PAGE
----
Splunk Search

replace strings

saurabhkunte
Path Finder

Hello,
I have a lookup file with data in following format

name _time
srv-a.xyz.com 2017.07.23
srv-b.wxyz.com 2017.07.23

I want to replace .xyz.com with wxyz.com

My replace query does this correctly for values which end with .xyz.com. However for values ending with .wxyz.com it adds an extra . (dot) to the result.

| eval name = replace(name,".xyz.com", ".wxyz.com")
So the final output looks like :

name _time
srv-a.wxyz.com 2017.07.23
srv-b..wxyz.com 2017.07.23

why is that ? Any help on this highly appreciated. Thanks

1 Solution

Richfez
SplunkTrust
SplunkTrust

The replace function actually is regex. From the most excellent docs on replace:

replace(X,Y,Z) - This function returns a string formed by substituting string Z for every occurrence of regex string Y in string X. The third argument Z can also reference groups that are matched in the regex.

The X and Z portions are just strings, so in there a period is just a period, right?
The Y is a REGEX, and regular expressions use the dot as a wildcard for "any single character".

That means in replace(name,".xyz.com", ".wxyz.com") you are replacing every occurance of <any single character>xyz<any single character>com with ".wxyz.com".

If you want to use replace with literally what you wrote, just escape the periods by putting a backslash in front of them.

| eval name = replace(name,"\.xyz\.com", ".wxyz.com")

Here's a run-anywhere with it fixed. To watch it not work right, just remove the backslashes!

| makeresults 
| eval src=".wxyz.com"
| eval name = replace(src,"\.xyz\.com", ".wxyz.com")

Happy Splunking!
-Rich

View solution in original post

cmerriman
Super Champion

You can try this:

| replace "*.xyz.com" with "*.wxyz.com" in name

jaxjohnny2000
Builder

Thank you. What if we have multiple occurrences of a string?

Windows-10-Enterprise
Windows-7-Enterprise
WindowsServer-2008-R2-Enterprise

How would we replace all the "-" characters with a space?

0 Karma

Richfez
SplunkTrust
SplunkTrust

You would probably better be served by creating a new question.

In fact, I probably shouldn't answer this here, but the answer is the easy "exactly like you'd expect" in that replace doesn't stop at the first match. Here's a run-anywhere.

| makeresults 
| eval test1 = "WindowsServer-2008-R2-Enterprise"
| eval test2 = replace(test1, "-", "")

cmerriman
Super Champion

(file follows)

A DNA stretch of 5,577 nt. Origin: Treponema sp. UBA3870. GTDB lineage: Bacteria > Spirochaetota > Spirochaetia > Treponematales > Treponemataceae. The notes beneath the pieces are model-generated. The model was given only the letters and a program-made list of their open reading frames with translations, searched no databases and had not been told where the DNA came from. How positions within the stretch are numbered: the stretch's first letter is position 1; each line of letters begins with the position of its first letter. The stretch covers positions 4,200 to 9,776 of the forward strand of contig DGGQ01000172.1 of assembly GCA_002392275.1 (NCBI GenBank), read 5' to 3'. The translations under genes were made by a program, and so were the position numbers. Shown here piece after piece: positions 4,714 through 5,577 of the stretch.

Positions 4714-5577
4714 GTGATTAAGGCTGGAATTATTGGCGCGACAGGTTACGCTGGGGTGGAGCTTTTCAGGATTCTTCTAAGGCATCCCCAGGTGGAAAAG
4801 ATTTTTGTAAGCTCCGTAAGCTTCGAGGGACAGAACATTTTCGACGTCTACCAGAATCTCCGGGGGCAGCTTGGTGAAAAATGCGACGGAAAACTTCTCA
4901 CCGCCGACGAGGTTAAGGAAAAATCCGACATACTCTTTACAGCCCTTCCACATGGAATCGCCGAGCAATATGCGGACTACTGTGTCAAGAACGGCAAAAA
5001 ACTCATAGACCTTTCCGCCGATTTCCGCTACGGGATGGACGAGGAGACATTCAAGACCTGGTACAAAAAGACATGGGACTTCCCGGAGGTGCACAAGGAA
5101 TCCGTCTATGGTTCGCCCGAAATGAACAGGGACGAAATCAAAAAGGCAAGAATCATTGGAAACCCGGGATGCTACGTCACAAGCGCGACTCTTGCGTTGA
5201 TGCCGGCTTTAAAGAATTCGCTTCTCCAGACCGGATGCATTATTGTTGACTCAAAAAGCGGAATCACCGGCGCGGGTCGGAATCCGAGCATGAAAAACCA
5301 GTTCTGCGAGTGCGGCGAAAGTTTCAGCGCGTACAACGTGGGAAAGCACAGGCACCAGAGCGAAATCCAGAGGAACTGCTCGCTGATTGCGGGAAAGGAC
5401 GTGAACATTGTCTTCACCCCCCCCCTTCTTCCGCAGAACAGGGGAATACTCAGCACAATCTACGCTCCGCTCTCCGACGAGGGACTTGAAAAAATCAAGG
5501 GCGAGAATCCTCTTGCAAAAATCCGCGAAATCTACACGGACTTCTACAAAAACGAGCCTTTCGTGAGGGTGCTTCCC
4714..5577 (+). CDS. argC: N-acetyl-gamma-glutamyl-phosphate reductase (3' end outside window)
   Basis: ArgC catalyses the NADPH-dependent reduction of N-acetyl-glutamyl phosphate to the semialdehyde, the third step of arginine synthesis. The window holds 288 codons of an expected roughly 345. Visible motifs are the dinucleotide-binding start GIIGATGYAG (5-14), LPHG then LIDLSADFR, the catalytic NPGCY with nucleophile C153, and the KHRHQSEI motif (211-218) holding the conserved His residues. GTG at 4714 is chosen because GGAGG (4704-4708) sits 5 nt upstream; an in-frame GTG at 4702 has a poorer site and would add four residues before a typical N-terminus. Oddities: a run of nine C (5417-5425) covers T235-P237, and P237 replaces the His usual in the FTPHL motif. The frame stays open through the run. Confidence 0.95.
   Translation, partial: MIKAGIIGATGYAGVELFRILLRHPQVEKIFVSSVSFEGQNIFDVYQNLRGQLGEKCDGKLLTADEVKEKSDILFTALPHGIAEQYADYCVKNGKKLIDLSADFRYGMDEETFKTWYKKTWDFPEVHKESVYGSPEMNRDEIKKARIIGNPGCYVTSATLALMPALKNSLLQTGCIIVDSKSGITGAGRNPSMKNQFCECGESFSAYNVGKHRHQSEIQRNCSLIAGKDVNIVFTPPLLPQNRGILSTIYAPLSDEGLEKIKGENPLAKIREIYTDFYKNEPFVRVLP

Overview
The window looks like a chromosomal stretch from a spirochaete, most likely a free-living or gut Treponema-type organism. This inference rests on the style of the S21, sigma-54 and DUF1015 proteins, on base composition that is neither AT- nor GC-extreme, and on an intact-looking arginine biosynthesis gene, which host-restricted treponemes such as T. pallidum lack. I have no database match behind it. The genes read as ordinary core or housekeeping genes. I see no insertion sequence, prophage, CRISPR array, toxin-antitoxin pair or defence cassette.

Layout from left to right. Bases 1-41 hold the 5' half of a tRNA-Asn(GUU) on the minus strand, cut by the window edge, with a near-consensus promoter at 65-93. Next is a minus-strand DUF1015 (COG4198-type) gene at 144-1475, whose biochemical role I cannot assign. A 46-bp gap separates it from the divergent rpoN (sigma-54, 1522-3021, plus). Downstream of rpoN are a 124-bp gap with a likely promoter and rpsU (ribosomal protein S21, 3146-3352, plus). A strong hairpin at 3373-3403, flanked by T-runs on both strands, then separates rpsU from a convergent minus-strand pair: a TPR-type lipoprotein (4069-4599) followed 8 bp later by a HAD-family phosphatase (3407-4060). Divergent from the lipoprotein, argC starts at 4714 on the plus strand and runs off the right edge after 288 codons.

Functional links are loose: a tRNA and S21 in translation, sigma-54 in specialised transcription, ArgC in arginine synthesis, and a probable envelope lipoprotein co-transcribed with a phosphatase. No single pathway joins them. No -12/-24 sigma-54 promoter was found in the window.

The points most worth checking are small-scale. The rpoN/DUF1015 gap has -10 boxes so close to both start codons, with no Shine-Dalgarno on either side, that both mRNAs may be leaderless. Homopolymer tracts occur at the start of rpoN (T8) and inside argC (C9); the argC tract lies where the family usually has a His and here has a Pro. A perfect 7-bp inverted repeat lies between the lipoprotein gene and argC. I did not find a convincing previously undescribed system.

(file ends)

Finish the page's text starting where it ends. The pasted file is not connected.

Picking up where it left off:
You could do |rex mode=sed field=field "s/-/ /g"

0 Karma

aebrittingham
Engager

I just used this and it did exactly what I wanted, put it at the end of my search and I didn't need to add extra stuff. Hence the point from me.

Richfez
SplunkTrust
SplunkTrust

The replace function actually is regex. From the most excellent docs on replace:

replace(X,Y,Z) - This function returns a string formed by substituting string Z for every occurrence of regex string Y in string X. The third argument Z can also reference groups that are matched in the regex.

The X and Z portions are just strings, so in there a period is just a period, right?
The Y is a REGEX, and regular expressions use the dot as a wildcard for "any single character".

That means in replace(name,".xyz.com", ".wxyz.com") you are replacing every occurance of <any single character>xyz<any single character>com with ".wxyz.com".

If you want to use replace with literally what you wrote, just escape the periods by putting a backslash in front of them.

| eval name = replace(name,"\.xyz\.com", ".wxyz.com")

Here's a run-anywhere with it fixed. To watch it not work right, just remove the backslashes!

| makeresults 
| eval src=".wxyz.com"
| eval name = replace(src,"\.xyz\.com", ".wxyz.com")

Happy Splunking!
-Rich

unitedmarsupial
Path Finder

Thanks! It really is a full regular-expression substitution (using "extended" syntax) -- with capturing groups too. You can do things like replace(Field, ".* something ([A-Za-z]+) .*", "\1"). Character-classes (like [[:alnum:]]) do not seem to work, but that's less important.

0 Karma

saurabhkunte
Path Finder

Thank you Rich ! I overlooked the wildcard for any single character.

0 Karma
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